Diversifying Inga Systems

Diversifying tree based grazing systems to create smallholder price premium opportunities for milk production in the Amazonian Arc of Deforestation

Availability of Inga seed currently hinders the expansion of Agroforestry (AF) and Silvopastoral (SPS) systems across Brazil. AF and SPS have proven to be beneficial in restoring soils leading to increases in cattle feed and therefore enhance milk yields.

This project focuses on solving the issue of Inga seed availability, which cannot be stored, by planting community seed orchards as a basis of scaling up Agroforestry (AF) and Silvopastoral (SPS) systems across Mato Grosso State, Brazil.  In addition it will develop 20 family-farm, Inga-based SPS systems as demonstration projects, encouraging 250 families to adopt them as a means of improving livestock feed productivity and to capitalise on rises in milk productivity. Working with our partner institution Instituto Ouro Verde (IOV), our ‘grass roots’ approach (involving smallholders in tree species selection and monitoring) can be scaled up regionally.

Key project outcomes

Scale Inga seed hubs

We will establish 4 Inga seed orchards that act as hubs for the distribution of Inga seed across Mato Grosso state.

Sustainably intensify milk production

We will establish 20 smallholder Inga integrated SPS systems that improve milk yiels and enable premium price opportunities.

Develop resources

We will develop a user-friendly, non-technical booklet of SPS techniques designed with and for local communities.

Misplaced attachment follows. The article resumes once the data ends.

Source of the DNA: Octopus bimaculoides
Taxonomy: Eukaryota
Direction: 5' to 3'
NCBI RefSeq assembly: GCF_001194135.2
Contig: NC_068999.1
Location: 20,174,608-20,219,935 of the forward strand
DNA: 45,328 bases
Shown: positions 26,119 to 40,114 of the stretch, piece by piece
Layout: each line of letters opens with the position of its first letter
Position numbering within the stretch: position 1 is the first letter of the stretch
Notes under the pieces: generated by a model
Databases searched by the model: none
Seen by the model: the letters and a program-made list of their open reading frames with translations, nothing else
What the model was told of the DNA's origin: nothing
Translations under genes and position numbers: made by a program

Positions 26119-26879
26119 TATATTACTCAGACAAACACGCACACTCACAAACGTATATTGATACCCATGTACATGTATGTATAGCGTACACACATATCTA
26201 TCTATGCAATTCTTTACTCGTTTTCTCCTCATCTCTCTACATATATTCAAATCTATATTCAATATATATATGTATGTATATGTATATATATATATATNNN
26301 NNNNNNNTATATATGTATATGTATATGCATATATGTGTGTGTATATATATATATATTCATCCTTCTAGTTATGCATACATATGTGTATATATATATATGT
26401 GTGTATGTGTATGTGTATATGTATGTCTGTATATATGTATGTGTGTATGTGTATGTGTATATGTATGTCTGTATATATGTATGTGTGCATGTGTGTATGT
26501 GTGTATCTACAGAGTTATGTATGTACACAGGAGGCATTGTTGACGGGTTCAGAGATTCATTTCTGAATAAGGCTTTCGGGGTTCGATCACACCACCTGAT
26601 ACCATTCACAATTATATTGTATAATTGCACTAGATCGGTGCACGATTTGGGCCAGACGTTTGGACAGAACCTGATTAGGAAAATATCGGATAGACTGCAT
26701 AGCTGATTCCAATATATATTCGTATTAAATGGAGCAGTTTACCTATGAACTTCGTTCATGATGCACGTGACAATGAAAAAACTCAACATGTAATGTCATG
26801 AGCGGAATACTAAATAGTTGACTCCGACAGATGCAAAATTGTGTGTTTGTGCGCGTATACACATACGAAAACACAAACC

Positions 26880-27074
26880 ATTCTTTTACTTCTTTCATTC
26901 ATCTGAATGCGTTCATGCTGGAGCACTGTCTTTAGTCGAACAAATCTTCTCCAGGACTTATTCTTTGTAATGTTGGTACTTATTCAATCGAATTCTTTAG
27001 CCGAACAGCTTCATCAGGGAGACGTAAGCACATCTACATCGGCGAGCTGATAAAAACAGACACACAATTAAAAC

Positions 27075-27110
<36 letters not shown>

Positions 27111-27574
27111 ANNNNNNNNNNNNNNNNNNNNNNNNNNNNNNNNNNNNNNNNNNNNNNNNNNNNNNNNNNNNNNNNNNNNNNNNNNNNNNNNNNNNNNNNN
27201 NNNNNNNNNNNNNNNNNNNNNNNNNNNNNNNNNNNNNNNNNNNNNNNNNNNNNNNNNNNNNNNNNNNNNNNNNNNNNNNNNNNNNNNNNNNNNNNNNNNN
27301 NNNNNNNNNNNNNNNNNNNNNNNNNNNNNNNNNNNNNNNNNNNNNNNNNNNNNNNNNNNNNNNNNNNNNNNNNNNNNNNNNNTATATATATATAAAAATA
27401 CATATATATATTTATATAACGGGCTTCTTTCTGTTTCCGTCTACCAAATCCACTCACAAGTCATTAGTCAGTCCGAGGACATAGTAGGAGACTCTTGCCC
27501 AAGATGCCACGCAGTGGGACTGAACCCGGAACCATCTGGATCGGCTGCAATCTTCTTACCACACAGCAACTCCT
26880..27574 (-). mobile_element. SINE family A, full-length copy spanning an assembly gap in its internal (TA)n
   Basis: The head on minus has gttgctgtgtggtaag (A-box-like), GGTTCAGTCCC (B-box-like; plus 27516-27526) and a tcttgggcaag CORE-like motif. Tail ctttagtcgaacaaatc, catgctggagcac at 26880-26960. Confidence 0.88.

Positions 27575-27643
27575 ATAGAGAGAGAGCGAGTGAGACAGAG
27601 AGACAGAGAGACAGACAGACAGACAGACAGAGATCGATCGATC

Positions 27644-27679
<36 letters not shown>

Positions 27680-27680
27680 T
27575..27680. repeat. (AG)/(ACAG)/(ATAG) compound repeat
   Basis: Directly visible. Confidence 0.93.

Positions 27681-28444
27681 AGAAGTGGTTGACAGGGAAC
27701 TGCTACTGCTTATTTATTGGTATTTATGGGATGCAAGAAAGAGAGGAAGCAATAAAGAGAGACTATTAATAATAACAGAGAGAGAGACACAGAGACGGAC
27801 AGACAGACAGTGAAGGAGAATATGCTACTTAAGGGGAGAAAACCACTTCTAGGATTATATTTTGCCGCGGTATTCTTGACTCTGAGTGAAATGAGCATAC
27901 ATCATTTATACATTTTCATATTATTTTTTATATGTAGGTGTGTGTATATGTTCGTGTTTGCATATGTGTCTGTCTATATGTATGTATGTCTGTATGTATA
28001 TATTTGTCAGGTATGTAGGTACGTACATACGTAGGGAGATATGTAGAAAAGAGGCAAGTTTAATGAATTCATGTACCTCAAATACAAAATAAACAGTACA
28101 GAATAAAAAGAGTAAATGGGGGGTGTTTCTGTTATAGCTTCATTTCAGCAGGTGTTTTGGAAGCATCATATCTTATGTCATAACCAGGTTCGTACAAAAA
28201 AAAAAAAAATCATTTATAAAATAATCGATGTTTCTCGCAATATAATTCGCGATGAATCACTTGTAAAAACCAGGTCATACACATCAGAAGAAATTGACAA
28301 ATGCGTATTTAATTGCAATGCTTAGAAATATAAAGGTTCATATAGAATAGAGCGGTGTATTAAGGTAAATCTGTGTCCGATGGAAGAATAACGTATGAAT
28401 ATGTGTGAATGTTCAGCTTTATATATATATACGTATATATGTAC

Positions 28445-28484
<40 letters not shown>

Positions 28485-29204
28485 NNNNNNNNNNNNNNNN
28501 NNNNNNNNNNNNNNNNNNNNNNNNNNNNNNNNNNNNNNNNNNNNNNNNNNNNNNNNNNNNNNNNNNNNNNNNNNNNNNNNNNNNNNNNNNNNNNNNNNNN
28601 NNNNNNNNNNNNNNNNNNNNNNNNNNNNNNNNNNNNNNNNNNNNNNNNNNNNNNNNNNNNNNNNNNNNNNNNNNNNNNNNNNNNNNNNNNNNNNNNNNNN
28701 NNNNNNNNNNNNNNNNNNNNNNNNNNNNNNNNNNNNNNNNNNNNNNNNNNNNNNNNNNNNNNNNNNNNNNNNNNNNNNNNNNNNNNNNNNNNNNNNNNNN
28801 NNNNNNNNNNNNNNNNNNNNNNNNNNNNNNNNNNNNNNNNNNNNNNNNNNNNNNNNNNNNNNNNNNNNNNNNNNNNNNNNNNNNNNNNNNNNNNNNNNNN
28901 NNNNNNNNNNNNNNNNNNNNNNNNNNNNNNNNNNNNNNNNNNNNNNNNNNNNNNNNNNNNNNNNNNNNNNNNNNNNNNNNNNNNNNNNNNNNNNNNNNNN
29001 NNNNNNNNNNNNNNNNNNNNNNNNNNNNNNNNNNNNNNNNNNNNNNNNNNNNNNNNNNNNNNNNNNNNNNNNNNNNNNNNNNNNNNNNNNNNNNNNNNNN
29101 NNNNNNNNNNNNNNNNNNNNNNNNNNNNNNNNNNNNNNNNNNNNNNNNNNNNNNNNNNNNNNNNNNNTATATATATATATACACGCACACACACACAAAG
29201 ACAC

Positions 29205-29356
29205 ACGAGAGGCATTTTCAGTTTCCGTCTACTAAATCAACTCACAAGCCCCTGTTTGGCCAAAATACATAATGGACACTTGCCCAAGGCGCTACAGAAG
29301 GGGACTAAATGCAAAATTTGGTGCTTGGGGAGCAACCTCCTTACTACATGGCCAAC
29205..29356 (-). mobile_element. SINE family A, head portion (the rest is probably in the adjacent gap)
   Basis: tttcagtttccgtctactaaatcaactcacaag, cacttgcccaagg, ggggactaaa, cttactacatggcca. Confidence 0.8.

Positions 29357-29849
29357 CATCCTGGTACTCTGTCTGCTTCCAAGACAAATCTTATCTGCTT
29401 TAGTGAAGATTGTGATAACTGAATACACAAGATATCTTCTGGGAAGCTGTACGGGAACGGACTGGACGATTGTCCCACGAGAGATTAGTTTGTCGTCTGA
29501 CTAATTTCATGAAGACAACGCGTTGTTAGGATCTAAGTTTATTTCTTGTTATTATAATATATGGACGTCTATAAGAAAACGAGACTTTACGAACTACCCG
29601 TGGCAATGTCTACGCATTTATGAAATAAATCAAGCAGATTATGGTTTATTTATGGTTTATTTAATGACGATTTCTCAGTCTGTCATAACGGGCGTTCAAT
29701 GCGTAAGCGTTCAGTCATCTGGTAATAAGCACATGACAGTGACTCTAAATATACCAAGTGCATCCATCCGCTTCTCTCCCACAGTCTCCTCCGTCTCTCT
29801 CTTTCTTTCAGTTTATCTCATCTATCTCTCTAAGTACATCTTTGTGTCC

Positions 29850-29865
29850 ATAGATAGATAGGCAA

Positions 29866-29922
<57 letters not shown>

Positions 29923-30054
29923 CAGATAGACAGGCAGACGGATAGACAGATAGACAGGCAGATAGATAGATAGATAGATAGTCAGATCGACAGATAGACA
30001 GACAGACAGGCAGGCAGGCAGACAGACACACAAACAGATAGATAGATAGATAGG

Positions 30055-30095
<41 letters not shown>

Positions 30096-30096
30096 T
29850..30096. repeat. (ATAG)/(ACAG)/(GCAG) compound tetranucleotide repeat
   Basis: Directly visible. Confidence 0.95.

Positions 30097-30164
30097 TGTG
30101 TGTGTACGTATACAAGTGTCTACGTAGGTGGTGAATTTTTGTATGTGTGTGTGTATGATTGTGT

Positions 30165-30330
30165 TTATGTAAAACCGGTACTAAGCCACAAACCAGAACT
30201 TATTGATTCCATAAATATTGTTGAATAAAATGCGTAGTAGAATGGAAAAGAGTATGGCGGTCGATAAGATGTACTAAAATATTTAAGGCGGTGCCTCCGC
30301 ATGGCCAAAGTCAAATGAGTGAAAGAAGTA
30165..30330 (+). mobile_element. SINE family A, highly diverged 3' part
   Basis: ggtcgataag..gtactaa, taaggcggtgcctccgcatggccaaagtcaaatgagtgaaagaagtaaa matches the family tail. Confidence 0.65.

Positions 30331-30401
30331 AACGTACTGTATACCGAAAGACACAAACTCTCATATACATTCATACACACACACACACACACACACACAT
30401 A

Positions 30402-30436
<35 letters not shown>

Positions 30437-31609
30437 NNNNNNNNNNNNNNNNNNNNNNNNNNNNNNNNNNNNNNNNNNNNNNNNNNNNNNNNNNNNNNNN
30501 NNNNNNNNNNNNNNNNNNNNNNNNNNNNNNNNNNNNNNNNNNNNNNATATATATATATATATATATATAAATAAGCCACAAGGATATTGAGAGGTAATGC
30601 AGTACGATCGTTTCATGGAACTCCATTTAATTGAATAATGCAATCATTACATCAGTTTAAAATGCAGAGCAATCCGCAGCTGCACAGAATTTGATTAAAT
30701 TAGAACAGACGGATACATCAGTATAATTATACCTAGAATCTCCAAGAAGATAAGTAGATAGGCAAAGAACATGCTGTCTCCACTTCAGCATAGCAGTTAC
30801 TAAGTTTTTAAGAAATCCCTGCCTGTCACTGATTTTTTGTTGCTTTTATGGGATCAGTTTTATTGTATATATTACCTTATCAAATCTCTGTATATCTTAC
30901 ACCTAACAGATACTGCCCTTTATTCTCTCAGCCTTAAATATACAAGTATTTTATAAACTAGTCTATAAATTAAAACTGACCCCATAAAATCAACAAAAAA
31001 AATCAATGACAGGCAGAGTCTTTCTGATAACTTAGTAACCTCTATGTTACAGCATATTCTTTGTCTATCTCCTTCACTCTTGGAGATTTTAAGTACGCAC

The proposed seed orchards and AF/SPS field trials also represent large-scale common garden experiments for trees and are resources for tropical ecologists. The common gardens are excellent platforms for characterising the functional ecology of tropical tree species. This can be of great interest to forest ecology researchers, as Inga species span the major axes of tree life history, from short to tall trees, from pioneer to shade-tolerant recruiters, and from poor-soil adapted slow growers to fast growers on rich soils.

The project will also benefit researchers investigating AF and SPS systems for delivery of ecosystem services and poverty alleviation and provide a platform for our partners at the Institute Ouro Verde (IOV) to strengthen their innovative SPS and to share their successful inclusive methods more widely across Brazil.


This project is funded by Global Challenges Research Fund (GCRF) and contributes to the University of Exeter Global Research Translation Awards (GRTA). The project aims to develop and deliver sustainable social and economic development solutions to developing countries.